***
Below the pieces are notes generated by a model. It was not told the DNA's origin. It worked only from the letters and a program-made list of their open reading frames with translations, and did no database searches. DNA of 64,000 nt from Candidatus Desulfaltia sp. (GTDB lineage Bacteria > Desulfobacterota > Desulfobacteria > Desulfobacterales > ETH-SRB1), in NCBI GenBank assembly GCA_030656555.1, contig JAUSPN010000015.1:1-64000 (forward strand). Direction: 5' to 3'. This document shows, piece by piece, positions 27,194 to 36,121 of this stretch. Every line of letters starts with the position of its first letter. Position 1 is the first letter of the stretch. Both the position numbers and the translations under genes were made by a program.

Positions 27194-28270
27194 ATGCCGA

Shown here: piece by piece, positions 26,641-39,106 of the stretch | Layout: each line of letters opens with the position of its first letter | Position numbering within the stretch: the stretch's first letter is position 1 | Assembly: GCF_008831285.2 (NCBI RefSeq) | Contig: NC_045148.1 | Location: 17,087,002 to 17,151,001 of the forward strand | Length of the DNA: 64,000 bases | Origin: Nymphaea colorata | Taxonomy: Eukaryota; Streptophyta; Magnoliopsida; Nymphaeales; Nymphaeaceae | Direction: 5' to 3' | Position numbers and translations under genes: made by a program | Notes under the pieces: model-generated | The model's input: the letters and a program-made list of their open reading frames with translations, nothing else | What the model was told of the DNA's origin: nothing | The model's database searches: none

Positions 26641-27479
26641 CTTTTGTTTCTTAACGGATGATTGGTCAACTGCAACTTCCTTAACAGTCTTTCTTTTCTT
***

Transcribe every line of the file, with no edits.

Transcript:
Below the pieces are notes generated by a model. It was not told the DNA's origin. It worked only from the letters and a program-made list of their open reading frames with translations, and did no database searches. DNA of 64,000 nt from Candidatus Desulfaltia sp. (GTDB lineage Bacteria > Desulfobacterota > Desulfobacteria > Desulfobacterales > ETH-SRB1), in NCBI GenBank assembly GCA_030656555.1, contig JAUSPN010000015.1:1-64000 (forward strand). Direction: 5' to 3'. This document shows, piece by piece, positions 27,194 to 36,121 of this stretch. Every line of letters starts with the position of its first letter. Position 1 is the first letter of the stretch. Both the position numbers and the translations under genes were made by a program.

Positions 27194-28270
27194 ATGCCGA

Shown here: piece by piece, positions 26,641-39,106 of the stretch | Layout: each line of letters opens with the position of its first letter | Position numbering within the stretch: the stretch's first letter is position 1 | Assembly: GCF_008831285.2 (NCBI RefSeq) | Contig: NC_045148.1 | Location: 17,087,002 to 17,151,001 of the forward strand | Length of the DNA: 64,000 bases | Origin: Nymphaea colorata | Taxonomy: Eukaryota; Streptophyta; Magnoliopsida; Nymphaeales; Nymphaeaceae | Direction: 5' to 3' | Position numbers and translations under genes: made by a program | Notes under the pieces: model-generated | The model's input: the letters and a program-made list of their open reading frames with translations, nothing else | What the model was told of the DNA's origin: nothing | The model's database searches: none

Positions 26641-27479
26641 CTTTTGTTTCTTAACGGATGATTGGTCAACTGCAACTTCCTTAACAGTCTTTCTTTTCTT